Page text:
Film Techniques In Documentary ‘Touching the Void’
In a documentary, Touching the Void by Kevin Macdonald, Joe’s breaking point happened on the moraine dam scene where he made use of film techniques. He thought, ‘This is it, this is as far as this game goes. I’m not capable of going any further.’ Kevin Macdonald used film techniques to give us the visual effect of what Joe was feeling.
Kevin Macdonald uses film techniques like an arc shot to give us the idea that Joe is losing his mind. Macdonald used an arc shot to give us a dizziness effect, showing us that Joe’s head might be ‘spinning’ and he started to hallucinate. To support the idea of an arc shot he used a dolly zoom to create a vertiginous and unsteady effect. All this was arranged by a handheld camera to make the scenes, shots and angles shakier and unsteady. A quote to show that Joe’s mind started to drift off is ‘I sort of knew I was dead then. That moment, when no one answered the call, it was… I lost something. I lost me.’ Joe thinks that his life might be over which makes him want to give up. He shouldn’t give up, he made it that far, he should try to keep moving forward even though all his been through. Using techniques like arc shot, dolly zoom and handheld camera are great ways to give a hallucinating effect.
Macdonald utilises music as well as cutaways and inserts to give us the idea of Joe being bewildered with other irregular thoughts. Cutaways show that Joe’s mind keeps thinking of stray thoughts, which he has no control over. Showing he was not aware of his surroundings. Macdonald applied music to the scene to support this concept by using a song by Boney M, Brown girl in the ring, that Joe honestly didn’t like. This song was stuck in his head for hours and hours and he couldn’t get out. Proving he had no control over it. A quote supporting that was ‘I did have one time, when I got a song going through my head. And it was by a band called Boney M. And I don’t really like Boney M’s music.’ With the use of music, cutaways, and inserts Macdonald conveys the thought of distraction in Joe’s mind and gives us the visual effect.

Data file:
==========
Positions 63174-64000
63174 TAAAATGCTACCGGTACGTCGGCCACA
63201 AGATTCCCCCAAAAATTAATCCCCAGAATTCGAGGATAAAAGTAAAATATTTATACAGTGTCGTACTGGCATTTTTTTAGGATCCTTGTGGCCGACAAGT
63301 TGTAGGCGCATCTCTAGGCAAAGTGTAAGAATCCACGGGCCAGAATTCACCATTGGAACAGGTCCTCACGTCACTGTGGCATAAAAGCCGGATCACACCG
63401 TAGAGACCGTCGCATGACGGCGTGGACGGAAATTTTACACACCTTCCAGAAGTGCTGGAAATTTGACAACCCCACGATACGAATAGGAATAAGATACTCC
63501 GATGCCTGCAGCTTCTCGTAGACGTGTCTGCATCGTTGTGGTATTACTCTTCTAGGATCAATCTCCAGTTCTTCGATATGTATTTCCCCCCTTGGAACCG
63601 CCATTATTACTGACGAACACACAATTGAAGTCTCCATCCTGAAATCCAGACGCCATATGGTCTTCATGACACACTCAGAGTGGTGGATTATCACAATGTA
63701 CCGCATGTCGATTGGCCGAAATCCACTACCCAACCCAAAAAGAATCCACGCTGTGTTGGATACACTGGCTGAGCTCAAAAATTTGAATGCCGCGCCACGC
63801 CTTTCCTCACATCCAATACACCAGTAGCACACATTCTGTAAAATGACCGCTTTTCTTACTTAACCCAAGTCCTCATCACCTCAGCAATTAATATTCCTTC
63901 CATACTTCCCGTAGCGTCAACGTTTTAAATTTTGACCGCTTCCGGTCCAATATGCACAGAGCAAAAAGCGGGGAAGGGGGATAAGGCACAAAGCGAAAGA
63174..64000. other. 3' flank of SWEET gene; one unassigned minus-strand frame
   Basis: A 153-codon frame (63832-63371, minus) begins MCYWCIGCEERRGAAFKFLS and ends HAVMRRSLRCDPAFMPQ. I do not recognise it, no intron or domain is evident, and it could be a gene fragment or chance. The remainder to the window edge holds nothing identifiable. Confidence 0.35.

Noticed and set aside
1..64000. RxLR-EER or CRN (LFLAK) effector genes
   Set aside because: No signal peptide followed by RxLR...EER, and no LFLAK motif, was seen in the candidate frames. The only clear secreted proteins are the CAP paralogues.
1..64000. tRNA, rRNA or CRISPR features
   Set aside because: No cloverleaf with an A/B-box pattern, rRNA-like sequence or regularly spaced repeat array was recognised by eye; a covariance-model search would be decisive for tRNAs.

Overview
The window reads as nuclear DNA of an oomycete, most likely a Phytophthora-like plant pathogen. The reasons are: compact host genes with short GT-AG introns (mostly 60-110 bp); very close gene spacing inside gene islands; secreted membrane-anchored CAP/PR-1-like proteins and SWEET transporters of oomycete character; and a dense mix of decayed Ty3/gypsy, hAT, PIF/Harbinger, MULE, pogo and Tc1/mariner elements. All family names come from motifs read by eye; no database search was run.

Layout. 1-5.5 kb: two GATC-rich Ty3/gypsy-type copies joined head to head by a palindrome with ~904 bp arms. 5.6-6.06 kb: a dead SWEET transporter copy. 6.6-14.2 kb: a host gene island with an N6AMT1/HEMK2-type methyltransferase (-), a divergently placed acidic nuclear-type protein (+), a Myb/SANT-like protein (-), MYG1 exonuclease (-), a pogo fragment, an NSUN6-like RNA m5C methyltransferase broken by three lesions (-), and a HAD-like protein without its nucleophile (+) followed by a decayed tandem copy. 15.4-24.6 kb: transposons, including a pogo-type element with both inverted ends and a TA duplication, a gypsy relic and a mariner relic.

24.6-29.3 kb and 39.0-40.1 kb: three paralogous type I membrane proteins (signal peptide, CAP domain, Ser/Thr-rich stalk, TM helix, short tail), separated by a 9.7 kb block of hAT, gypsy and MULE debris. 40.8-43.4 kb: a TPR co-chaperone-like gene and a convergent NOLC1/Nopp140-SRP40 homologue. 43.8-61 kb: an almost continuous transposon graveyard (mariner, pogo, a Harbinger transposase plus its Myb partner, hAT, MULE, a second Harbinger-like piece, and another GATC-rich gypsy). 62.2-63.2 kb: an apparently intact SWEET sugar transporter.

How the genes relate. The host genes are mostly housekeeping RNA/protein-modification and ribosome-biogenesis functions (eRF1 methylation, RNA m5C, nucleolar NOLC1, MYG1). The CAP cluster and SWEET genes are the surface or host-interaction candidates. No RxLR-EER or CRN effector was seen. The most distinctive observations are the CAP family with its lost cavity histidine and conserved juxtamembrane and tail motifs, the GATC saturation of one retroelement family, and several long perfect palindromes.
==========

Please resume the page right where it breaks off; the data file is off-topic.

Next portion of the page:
Voice overs play a significant roll in Kevin Macdonald’s documentary. Not only does it help us hear the authentic story told by Joe and Simon, but we get to see and hear their pure emotions. Voice overs are there to make the documentary more realistic to us. The emotions that Joe is feeling and showing cannot be simulated by someone else. It wouldn’t have the same outcome. “I spend a long time, sat there, crying, not sure what to do. I thought about getting in my sleeping bag. For some reason, it just seemed a bit of a pathetic way to end things, just in a sleeping bag.” As Joe had pure emotions when telling us the moment he broke down and had no hope. The documentary would not have been the same if Kevin Macdonald did not have Joe doing voice-overs and telling us how he felt at those moments.
Kevin Macdonald used a remarkable effect of timelapse. Macdonald used this to show us that Joe lost track of time. Joe said at one point, “I don’t know entirely what happened for the rest of that night. I stopped looking at the watch, and everything just started to go apart.” Joe has entirely lost it by now. Time was not important to Joe at this point and he just kept drifting off. Timelapse was a small but powerful technique used by Kevin Macdonald. It performed a small role but made a big difference in the portrayal of the film.
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In a documentary, Touching the Void by Kevin Macdonald, Joe’s breaking point happened on the moraine dam scene where he made use of film techniques. He thought, ‘This is it, […]